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The Christmas Coupon Project is a 25-part story; one part each day through December. Head HERE for past installments.
Chapter 8: Checking Out
The cashier was efficient; Charles could see that right away.
She was quickly ringing up the items belonging to the customer in front of him, a woman with two small children. Ring, ring, ring… it was like she’d been doing it her whole life.
“That will be $217.58, Ma’am,” the cashier said.
“Oh my goodness, my husband is going to kill me!” said the customer.
“Um…” the cashier scratched her head. “Should I put something back?”
“I don’t know; I don’t know…” the woman was saying. At that moment, one of her kids hit the other with a toy. She turned her attention to them. “Stop that, both of you, right now!” The littlest one let out a shriek.
“Ma’am?” the cashier asked.
The woman sighed loudly, swiping her credit card. “We’ll take it. But you really need to lower your prices! This is a scam operation!”
The cashier said nothing, but finished up the transaction at the register quickly. “Here’s your receipt; have a nice day.”
“Hmph!” snorted the woman, grabbing the receipt and shoving it into her purse.
Charles could sense the cashier’s relief and frustration as the angry shopper left Albertman’s.
“Sorry about that,” he offered.
“Oh, it’s not your fault,” she said. “Seems to happen a lot these days.” She tucked her shoulder-length brown hair behind her ears.
“Still, not OK in my book,” said Charles.
The cashier started scanning Charles’ items. While he was nervous about whether or not his first transaction with coupons would go as well as he’d hoped, he found himself at ease in the company of this quiet cashier.
“Wow, that lady should learn to shop like you,” the cashier said.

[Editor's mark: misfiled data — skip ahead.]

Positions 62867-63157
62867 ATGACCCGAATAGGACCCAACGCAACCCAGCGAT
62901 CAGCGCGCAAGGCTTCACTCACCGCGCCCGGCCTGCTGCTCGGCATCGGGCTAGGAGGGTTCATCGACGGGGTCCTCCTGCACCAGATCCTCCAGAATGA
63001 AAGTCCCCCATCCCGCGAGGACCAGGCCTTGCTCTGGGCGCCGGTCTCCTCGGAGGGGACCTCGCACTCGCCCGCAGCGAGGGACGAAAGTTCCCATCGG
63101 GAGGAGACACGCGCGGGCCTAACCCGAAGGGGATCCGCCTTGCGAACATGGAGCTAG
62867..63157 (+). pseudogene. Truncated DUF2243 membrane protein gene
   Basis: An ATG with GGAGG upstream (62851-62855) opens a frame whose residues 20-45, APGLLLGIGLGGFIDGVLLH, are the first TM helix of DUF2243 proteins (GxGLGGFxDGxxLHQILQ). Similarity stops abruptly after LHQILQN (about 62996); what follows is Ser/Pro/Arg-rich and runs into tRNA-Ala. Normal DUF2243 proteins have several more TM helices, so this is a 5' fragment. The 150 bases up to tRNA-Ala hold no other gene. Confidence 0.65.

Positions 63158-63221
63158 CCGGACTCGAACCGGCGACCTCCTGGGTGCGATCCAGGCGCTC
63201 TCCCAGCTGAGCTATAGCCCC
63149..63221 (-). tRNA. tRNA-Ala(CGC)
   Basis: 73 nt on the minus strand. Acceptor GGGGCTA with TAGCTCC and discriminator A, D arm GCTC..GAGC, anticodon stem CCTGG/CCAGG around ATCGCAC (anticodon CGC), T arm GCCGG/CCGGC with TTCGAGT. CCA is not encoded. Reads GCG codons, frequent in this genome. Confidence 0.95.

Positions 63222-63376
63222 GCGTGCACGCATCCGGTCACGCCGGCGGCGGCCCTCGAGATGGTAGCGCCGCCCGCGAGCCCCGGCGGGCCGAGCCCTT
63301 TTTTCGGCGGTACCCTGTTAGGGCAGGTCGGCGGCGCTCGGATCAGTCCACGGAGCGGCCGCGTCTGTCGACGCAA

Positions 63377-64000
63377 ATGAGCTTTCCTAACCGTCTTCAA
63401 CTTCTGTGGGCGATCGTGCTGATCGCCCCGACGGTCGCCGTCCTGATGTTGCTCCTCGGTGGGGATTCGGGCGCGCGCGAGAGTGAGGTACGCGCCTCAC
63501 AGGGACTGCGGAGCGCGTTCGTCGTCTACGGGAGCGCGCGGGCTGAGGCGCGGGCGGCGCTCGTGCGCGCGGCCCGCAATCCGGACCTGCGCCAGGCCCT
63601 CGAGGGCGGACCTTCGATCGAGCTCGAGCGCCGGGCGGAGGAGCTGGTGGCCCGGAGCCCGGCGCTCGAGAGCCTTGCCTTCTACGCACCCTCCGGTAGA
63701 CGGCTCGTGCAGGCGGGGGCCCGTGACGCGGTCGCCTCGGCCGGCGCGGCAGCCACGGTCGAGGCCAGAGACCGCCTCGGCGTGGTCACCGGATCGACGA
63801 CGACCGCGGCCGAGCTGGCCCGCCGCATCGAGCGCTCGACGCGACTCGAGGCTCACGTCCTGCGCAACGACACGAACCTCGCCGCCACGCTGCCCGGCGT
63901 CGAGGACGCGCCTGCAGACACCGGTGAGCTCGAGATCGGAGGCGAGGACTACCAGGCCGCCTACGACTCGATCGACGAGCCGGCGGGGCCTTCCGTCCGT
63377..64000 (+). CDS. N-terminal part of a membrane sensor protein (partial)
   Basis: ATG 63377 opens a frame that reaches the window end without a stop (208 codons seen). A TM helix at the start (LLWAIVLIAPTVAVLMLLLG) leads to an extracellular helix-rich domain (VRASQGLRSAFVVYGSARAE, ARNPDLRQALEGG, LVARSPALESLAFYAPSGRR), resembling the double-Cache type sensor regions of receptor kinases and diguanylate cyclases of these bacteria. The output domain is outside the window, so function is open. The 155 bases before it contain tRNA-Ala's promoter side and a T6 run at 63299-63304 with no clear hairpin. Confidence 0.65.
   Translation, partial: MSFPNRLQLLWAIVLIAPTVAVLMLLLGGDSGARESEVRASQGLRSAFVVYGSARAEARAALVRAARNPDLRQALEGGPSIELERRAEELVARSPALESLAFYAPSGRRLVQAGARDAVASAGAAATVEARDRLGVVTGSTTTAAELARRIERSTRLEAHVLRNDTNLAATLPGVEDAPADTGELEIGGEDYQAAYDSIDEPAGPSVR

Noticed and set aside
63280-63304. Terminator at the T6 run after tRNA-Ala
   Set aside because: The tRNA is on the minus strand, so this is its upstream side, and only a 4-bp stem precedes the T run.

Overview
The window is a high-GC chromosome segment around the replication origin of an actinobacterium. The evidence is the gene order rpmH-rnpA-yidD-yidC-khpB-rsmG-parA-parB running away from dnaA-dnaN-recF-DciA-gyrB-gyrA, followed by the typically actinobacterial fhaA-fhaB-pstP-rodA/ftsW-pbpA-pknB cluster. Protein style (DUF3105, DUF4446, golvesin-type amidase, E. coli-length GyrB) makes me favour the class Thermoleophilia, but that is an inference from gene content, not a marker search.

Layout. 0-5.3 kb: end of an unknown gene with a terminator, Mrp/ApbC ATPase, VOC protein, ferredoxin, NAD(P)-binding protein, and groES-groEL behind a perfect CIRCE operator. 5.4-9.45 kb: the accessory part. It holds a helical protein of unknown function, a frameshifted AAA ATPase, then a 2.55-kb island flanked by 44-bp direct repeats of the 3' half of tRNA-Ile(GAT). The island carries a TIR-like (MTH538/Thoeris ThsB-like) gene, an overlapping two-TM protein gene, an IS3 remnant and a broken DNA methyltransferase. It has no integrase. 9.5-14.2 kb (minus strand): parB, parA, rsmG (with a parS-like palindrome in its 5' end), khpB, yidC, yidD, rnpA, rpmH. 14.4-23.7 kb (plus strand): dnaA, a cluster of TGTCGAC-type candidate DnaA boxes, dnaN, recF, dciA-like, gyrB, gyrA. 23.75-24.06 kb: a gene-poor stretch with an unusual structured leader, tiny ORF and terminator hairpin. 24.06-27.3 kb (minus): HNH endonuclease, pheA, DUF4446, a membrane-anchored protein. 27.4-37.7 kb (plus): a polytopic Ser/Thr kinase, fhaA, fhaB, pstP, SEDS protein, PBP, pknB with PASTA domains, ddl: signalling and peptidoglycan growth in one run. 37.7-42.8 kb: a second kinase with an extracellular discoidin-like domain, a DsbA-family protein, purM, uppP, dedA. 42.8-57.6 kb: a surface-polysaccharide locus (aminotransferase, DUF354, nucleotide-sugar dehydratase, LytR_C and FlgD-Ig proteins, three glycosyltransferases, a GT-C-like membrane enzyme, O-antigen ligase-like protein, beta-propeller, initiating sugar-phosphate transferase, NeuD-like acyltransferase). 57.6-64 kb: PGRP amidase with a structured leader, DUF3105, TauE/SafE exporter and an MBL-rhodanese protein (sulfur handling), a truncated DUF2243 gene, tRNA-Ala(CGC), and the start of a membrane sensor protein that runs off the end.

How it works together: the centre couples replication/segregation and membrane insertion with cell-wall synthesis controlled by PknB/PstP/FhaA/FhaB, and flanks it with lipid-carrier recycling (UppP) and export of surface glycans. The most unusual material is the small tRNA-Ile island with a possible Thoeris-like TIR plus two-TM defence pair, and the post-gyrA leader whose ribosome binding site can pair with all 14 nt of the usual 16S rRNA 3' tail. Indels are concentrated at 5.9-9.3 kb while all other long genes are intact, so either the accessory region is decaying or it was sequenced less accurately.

“What do you mean?”
“Look at you – you’re buying all our sale items today,” she looked up at him, and smiled. “Are you on our mailing list?”
“Uh, no, actually,” Charles said. He glanced over at Customer Service. Emo Tim was slouched up against the counter, skateboard in hand, listening to his iPod. He tilted his head up at Charles, a vote of confidence.
“I’d love to get on a mailing list,” Charles found himself saying.
The cashier handed him a card to fill out. “We periodically send out coupons and promotions,” she explained. “But we’ll never use your information for any other purpose.”
It was at that moment Charles realized he’d not handed her the coupons yet. His heart began to pound. He hoped for the best.
“By the way, I have coupons.”
The cashier’s face lit up. “Oh I love a couponer!” Her face instantly reddened. “Oh, I mean…I love it when a customer uses coupons…”
“Really?” Charles could hardly believe his good fortune. “Oh, then – great! Here they are!”
Emo Tim had stressed the importance of making sure the coupons were in order, ready for the cashier before checking out. “Good coupon manners,” he’d told Charles.
“Nice work,” said the cashier after the last coupon had been scanned. “Your total is just $28.71 today.”
“You’re kidding, right?”
She shook her head, smiling.
The receipt printed out, showing that Charles had just saved $56.21. “I can’t believe this!”
“I told you that you needed to teach that lady a thing or two!” said the cashier, reaching over for the card Charles had finished filling out.
“Good job….Charles,” she said, reading his name from the card.
“Hey – I thought you said that my information would only be used for the mailing list!”
The cashier was obviously embarrassed, so Charles put her out of her misery quickly. “It’s quite alright. Thanks for your help tonight….Beth,” he said, quickly reading her name badge.
“Sure thing,” Beth said, “Come again soon.”
Charles folded up the receipt and tucked it carefully into his billfold. He’d just saved more than he spent! He felt giddy, intoxicated even. He wondered if this was how Callie felt, after she had a really great savings trip at the grocery store.
“This could become addicting,” he muttered to himself. Charles had been bitten by the Coupon Bug.
“Tim, that was incredible!” said Charles on his way out the door. Tim picked up his skateboard, and they headed out of Albertman’s.
Emo Tim turned to Charles. “Nicely done,” he said, his breath making a puff in the chilly night air.
But before Charles could respond, Tim darted off on his skateboard, into the dark.